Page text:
The Supreme Court on Wednesday held that the consent of parents was needed for enrolment of children to obtain Aadhaar, but they should be given an option to exit from the project if they choose, on becoming adults.
The top court, which declared the centre's flagship Aadhaar scheme as constitutionally valid but struck down some of its contentious provisions, said the requirement of Aadhaar would not be compulsory for school admissions as minors between age of 6 to 14 years have a fundamental right to education.
Justice AK Sikri, who penned the lead judgement for Chief Justice Dipak Misra, himself and Justice AM Khanwilkar, also said that no child shall be denied the benefit of any scheme if, for some reason, he or she is unable to produce Aadhaar number.
"For the enrolment of children under the Aadhaar Act, it would be essential to have the consent of their parents/guardian," the court said.
"On attaining the age of majority, such children who are enrolled under Aadhaar with the consent of their parents, shall be given the option to exit from the Aadhaar project if they so choose, in case they do not intend to avail the benefits of the scheme," Justice Sikri said.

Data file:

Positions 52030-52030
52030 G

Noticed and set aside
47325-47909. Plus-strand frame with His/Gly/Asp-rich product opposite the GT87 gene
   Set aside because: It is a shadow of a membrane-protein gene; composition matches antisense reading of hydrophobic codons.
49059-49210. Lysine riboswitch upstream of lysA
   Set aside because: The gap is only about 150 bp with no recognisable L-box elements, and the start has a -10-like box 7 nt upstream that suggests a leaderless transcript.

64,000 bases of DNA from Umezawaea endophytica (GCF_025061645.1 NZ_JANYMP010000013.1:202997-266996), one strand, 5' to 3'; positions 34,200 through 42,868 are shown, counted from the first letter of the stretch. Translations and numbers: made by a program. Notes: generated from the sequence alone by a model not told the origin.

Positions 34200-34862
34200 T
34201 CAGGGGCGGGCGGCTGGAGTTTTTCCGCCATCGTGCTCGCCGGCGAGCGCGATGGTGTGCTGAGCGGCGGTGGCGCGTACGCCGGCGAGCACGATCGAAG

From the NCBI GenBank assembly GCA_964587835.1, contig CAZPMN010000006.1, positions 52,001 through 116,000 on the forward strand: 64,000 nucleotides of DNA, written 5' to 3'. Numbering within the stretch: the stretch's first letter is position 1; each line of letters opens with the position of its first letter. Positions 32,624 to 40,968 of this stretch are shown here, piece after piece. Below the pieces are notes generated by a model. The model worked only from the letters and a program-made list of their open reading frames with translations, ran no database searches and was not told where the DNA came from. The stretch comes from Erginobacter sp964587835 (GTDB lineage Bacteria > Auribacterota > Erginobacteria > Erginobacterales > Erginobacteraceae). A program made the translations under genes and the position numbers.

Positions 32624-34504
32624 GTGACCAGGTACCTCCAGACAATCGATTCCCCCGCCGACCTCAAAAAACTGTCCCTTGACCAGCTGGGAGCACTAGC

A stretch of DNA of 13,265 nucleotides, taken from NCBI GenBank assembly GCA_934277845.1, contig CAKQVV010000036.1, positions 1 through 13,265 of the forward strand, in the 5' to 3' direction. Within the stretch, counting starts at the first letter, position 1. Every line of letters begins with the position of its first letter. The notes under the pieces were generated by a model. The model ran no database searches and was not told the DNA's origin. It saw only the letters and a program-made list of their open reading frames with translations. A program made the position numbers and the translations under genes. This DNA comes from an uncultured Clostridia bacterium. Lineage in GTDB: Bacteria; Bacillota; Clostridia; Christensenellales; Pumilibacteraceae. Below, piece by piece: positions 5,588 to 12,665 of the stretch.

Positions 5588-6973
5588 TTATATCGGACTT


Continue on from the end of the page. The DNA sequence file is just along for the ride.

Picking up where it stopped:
He said Aadhaar cannot be made compulsory for school admission as it was "neither a service, nor subsidy".
"Further, having regard to the fact that a child between the age of 6 to 14 years has the fundamental right to education under Article 21A of the Constitution, school admission cannot be treated as 'benefit' as well," he said.
"Benefits to children between 6 to 14 years under Sarv Shiksha Abhiyan, likewise, shall not require mandatory Aadhaar enrolment," Justice Sikri said.
"We also clarify that no child shall be denied benefit of any of these schemes if, for some reasons, she is not able to produce the Aadhaar number and the benefit shall be given by verifying the identity on the basis of any other document. This we say having regard to the statement which was made by KK Venugopal, Attorney General for India, at the Bar," the court said